Durga Krishnan's New England School of Carnatic Music - NESCM
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Durga Krishnan's Carnatic Music School NESCM: Topic of the Month

October 2006 Article:

Learning Music - Long Distance

- Siddharth Bhaskar
Sophomore, Princeton University, NJ.

I learn Carnatic music, and that too an instrument, veena over the phone. Such a statement, when heard so bluntly, gives rise to a variety of opinions in different people. Common reactions range from the skepticism that such an art can be correctly imbibed through telephone wire, to the curiosity of other students trying to learn outside the immediate vicinity of a teacher. In general, such concern or enthusiasm is well founded, but it is hard to provide a categorical answer to the question of a long-distance lessons. Having learnt remotely for several years, I hope to be able to shed some light on the issue.

I should provide a brief sketch of how this situation came about. Very nearly a decade ago, I was nine years old, and unlike everyone else I knew, I had just started to learn veena from Mrs. Durga Krishnan. As I lived in Sharon, and she in Norwell, Massachusetts, I started like any other prospective student—by commuting every week for a lesson, in person. Over the next two years, I developed the technical fundamentals of veena playing and gained a basic knowledge of Carnatic music, up to the point where I was learning basic krithis.

At that point I moved. The drive to Norwell, heretofore about forty minutes, became closer to seven hours. My options were rather limited. There were few to no active veena teachers in the area, and while Carnatic music instruction could certainly be found—albeit far away—it was mostly limited to vocal music. I could have either stopped learning (now an unthinkable proposition), or I could have tried to learn from a vocal teacher. While in limbo, we decided to try out some phone lessons as a temporary solution. During a relatively fruitless search for instruction, we gradually came to the realization that our temporary solution was rather effective, and have never changed since. However, I do not exclusively learn by my weekly phone classes. In each summer since I have moved, I have spent one or two weeks at Mrs. Krishnan's house, practicing and learning more intensively. During these times I often cover many weeks of material within a few days.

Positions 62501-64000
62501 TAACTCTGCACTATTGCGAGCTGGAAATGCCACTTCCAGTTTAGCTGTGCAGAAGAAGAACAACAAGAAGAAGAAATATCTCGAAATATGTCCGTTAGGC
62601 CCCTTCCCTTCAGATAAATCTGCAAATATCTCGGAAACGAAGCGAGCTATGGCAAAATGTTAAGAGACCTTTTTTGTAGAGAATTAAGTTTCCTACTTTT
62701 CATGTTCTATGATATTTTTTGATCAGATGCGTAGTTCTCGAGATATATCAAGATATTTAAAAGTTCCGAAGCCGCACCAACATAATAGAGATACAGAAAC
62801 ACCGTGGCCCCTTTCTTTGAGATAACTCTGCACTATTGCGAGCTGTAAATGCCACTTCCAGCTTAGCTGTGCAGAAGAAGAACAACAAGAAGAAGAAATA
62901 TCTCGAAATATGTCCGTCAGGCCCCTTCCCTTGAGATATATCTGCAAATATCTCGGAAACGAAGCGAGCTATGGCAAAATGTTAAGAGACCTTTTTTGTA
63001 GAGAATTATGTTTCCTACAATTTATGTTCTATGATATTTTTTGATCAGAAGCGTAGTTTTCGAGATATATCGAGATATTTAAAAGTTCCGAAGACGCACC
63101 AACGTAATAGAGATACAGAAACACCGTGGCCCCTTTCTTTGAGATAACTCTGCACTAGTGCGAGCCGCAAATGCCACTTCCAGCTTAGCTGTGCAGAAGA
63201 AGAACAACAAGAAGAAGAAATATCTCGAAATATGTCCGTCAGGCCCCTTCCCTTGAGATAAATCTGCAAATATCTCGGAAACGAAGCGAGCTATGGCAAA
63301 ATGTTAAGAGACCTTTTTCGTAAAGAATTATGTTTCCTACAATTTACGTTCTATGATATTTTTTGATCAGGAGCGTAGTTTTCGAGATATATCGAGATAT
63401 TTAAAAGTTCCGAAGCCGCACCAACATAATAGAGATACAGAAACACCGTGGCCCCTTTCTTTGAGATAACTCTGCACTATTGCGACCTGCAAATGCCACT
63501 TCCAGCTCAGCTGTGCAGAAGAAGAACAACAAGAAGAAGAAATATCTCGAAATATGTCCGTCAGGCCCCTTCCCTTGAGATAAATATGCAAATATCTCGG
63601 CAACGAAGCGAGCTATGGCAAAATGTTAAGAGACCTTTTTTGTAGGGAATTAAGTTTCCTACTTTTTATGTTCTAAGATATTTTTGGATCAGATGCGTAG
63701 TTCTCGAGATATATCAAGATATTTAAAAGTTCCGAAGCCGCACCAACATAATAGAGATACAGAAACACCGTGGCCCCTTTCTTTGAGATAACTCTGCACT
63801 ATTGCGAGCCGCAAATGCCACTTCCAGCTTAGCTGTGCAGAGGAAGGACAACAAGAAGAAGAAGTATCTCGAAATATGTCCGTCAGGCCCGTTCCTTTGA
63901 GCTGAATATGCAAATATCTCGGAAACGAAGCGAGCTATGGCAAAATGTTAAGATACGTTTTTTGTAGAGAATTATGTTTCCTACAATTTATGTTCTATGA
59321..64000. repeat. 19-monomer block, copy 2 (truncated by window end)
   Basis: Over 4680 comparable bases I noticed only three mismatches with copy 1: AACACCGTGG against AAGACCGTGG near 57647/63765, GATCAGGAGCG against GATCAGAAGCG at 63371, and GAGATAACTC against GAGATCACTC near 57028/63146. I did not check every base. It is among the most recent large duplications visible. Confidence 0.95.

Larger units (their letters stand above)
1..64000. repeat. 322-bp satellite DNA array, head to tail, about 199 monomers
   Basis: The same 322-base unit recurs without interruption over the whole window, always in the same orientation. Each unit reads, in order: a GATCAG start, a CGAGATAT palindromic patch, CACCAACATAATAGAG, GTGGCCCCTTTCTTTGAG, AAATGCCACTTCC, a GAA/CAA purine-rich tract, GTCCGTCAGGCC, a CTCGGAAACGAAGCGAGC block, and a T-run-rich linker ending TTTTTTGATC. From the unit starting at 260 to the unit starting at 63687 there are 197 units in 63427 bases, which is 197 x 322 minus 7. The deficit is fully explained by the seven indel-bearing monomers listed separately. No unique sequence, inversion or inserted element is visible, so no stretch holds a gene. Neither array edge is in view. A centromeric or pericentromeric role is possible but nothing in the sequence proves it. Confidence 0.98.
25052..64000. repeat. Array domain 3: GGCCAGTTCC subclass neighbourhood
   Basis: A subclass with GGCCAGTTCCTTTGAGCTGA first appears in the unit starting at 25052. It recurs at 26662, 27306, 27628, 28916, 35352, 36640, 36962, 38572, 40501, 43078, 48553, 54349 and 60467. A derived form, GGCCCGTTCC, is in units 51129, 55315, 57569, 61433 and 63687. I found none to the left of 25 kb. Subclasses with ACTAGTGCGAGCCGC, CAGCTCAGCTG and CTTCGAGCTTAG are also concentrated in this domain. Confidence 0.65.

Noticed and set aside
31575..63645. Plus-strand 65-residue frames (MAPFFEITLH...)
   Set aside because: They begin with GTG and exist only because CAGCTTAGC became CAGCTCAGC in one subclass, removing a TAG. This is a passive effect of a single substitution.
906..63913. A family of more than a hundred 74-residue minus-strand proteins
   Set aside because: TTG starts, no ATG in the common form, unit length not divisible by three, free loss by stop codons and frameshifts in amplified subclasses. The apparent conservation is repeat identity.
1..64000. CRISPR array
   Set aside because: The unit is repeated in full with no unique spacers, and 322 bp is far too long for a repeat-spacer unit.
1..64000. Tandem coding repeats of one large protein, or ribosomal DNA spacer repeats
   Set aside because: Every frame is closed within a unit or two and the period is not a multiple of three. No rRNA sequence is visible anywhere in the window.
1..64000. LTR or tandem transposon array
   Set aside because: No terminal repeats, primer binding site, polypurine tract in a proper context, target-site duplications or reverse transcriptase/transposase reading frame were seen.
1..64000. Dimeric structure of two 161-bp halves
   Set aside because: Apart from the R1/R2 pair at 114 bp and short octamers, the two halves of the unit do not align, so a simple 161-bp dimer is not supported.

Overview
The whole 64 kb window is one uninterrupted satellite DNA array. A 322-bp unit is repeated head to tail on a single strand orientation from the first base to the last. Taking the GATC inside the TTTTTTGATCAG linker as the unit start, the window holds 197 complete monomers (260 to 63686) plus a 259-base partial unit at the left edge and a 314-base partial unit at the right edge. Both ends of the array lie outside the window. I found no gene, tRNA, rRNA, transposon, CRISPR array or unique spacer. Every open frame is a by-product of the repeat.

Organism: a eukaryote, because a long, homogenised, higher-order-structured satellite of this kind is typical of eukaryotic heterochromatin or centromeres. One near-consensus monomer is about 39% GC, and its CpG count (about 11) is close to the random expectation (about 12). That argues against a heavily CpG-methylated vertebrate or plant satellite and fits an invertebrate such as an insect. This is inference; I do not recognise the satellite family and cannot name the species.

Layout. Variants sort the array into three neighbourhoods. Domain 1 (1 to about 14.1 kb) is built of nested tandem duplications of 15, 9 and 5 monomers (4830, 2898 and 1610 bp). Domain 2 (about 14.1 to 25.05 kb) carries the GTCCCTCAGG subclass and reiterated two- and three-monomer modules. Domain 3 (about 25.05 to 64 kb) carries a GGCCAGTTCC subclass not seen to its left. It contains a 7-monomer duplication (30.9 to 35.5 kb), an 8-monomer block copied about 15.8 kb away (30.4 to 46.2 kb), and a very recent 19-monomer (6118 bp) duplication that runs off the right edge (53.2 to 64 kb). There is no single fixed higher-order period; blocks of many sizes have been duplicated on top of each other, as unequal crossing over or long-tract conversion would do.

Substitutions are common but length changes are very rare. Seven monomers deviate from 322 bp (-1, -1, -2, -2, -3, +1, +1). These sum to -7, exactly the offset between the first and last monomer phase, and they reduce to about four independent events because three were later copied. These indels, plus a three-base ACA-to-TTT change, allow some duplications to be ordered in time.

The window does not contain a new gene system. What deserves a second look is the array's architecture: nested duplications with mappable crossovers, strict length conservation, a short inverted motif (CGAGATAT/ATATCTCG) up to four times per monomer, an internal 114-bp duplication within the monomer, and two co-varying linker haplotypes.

Such is the nature of my instruction. I dare say that has been effective, and that I have progressed considerably in the last eight years. However, that should not be takes as a wholesale argument in favor of long-distance learning. While such remote instruction can be a very useful method of keeping one's music up, it is difficult to learn music entirely in absence of a teacher. This is especially true when first starting to learn music, for two main reasons.

Firstly, a prerequisite for effective lessons is the establishment of a social relationship between teacher and student. This is necessary so that the teacher feels comfortable about the person to whom that she is providing instruction, and the student feels comfortable about the source of the instruction. I hardly need add that this kind of information about another person is generally obtained from the visual or behavioral clues of being in his or her physical presence.